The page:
STEM, that Science, Technology, Engineering, and Mathematics curricula obsession at the expense of the arts, leaves our children as properly endangered species. Readers of Charles Dickens’s Hard Times may recall Mr.Grandgrind’s what-else-but-a-vain school where pupils’ imagination is stifled, fiction suspended, and the circus frowned upon. Oh, how different from Namasagali College!
Namasagali College and Its Curriculum
Ensconced on the banks of the Nile in a rather rural Eastern part of Uganda, Namasagali College enjoyed a serenity for studying and artistic creation; the river breeze en-route to Egypt seems to have breathed a considerable degree of muse for creative intensity into the sinews of the Sagalis, as the students of the College referred to each other in the 1970s, 80s, and 90s. Namasagali College, where a student’s life was complete and replete with play both indoor and outdoor; Namasagali, where the school system gave an audience to the student to observe the self and the other; Namasagali– with its extra-curricular regimentation that made it mandatory for every student to learn how to dance, to act, and to recite a poem– is certainly not a place for the timid, the feeble-limbed, or those with tremors in their voices. It was a place for the bold, the creative.
With its emphasis on sports, dance, drama, and music, Namasagali espoused the true definition of holistic education when many post-colonial secondary schools in Africa were using bookish pedagogies. The attempt to build the three H’s of the learner: the Head, the Heart, and the Hands is what made Namasagali enviably unorthodox. Grace Flavia Ibanda, a dance professional who was a student at the school, and would later return as a swimming and ballet instructor, stresses that those are “the things that build character, enable you to negotiate space, negotiate time; work with different people, with any resources.”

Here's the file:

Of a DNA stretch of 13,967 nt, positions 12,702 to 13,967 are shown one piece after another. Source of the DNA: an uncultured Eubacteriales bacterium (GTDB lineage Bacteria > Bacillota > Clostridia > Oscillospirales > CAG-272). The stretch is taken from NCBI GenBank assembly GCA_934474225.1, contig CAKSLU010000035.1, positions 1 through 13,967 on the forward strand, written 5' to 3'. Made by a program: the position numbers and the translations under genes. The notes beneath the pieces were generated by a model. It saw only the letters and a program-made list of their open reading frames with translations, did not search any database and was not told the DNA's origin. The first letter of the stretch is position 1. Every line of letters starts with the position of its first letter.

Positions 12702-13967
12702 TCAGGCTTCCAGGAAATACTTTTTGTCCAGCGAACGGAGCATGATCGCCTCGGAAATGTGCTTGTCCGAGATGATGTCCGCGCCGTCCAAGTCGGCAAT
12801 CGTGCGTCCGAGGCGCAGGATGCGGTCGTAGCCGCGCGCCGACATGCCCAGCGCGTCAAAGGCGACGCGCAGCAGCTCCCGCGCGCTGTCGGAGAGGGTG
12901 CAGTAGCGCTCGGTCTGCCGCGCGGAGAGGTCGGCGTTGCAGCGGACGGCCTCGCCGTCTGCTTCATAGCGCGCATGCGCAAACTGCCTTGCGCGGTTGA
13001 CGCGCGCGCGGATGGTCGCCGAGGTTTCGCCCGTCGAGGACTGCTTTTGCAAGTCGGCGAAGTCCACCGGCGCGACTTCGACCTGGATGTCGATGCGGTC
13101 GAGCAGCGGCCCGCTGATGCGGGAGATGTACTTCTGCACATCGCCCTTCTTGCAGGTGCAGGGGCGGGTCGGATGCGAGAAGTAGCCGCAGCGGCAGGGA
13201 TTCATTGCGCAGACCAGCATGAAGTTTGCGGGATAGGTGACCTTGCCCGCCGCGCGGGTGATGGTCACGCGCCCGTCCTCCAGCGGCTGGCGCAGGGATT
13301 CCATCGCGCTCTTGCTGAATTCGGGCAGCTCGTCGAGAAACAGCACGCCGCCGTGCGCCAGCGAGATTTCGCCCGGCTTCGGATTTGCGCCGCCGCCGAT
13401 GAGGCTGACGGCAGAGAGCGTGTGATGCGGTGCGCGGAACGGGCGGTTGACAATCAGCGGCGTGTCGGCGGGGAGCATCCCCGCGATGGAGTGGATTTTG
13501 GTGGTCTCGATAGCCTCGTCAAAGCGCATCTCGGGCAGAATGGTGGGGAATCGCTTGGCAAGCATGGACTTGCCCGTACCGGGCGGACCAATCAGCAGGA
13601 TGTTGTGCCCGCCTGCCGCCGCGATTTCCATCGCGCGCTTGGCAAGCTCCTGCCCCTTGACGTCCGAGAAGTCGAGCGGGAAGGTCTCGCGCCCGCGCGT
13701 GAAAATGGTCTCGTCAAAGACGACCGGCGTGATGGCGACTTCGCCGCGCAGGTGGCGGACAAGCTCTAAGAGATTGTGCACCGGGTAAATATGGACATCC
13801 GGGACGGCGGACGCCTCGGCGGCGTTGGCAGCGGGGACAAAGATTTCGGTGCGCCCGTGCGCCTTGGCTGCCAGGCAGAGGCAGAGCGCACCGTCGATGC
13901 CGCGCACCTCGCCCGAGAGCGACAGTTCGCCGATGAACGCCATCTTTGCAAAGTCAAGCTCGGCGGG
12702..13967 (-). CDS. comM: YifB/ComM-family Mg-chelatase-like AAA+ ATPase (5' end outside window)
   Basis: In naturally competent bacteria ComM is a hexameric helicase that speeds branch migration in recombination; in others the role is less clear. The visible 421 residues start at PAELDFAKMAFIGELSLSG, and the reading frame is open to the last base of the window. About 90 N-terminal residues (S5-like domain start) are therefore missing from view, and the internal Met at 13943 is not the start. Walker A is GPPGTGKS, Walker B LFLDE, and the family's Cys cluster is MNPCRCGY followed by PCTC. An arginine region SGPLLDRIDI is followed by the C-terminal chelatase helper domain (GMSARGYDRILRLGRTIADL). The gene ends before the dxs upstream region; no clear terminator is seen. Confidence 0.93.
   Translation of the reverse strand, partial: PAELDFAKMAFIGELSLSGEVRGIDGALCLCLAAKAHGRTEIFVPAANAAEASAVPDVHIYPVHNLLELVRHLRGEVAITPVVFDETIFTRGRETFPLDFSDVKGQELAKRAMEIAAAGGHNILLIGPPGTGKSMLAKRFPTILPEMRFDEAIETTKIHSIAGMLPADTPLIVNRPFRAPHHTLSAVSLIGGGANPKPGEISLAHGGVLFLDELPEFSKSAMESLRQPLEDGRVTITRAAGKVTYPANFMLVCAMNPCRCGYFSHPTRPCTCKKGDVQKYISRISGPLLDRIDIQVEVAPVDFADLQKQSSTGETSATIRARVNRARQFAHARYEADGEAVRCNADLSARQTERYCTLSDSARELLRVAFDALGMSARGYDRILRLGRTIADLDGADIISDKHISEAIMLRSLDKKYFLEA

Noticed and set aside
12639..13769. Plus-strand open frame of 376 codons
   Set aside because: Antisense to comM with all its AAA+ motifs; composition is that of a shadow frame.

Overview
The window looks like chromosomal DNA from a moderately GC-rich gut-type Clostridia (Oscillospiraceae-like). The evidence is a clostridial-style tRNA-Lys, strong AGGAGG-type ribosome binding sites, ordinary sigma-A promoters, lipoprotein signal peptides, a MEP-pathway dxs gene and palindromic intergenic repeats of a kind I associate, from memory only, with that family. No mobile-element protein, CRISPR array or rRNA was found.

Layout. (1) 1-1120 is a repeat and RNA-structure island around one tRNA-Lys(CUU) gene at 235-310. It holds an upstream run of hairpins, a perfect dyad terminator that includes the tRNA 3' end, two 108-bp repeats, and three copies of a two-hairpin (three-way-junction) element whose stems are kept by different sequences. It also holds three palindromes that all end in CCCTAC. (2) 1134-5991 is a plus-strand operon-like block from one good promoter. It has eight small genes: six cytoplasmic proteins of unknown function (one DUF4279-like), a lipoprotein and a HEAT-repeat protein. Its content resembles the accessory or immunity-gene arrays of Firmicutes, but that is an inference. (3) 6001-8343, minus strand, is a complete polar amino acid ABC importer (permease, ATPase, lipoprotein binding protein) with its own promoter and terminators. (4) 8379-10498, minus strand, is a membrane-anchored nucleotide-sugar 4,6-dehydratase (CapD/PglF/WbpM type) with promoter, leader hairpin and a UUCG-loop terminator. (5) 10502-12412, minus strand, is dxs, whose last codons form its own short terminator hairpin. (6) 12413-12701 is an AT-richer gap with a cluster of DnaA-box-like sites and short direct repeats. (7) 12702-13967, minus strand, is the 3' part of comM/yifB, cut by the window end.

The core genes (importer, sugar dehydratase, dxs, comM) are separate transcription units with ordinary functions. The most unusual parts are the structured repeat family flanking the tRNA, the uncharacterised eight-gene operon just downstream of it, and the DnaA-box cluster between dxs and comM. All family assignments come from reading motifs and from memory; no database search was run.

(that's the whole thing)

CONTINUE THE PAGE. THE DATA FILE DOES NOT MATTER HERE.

Who cares that the students had no tap water? That they had to go to the river to get water? That the school facilities were quite rudimentary? Who cares? Their motto was “strive regardless,” and indeed they strive. The premises, until 1965, had been a railway station, before finding a new use. The main hall, where all the Namasagali dramas were hatched before finding their befitting place at the National Theatre in Kampala, had been a warehouse. But parents, including the president and his ministers, sent their children to Namasagali to partake in the rich cultural nourishment that included, among others, a compulsory dance on Saturdays, annual beauty contests, creative dance competitions, poetry recitals, and a drama festival. Forget drooping over calculations, maps, or passages in the classroom all day long: classes in Namasagali would end at 1:30 pm. The afternoons were reserved for co-curricular activities. “The vibrancy and variety of these activities augured well to even new students coming from diverse backgrounds; they were popular and made school fun,” says Raymond Rushabiro, an old boy and one of the much sought-after actors in Uganda today.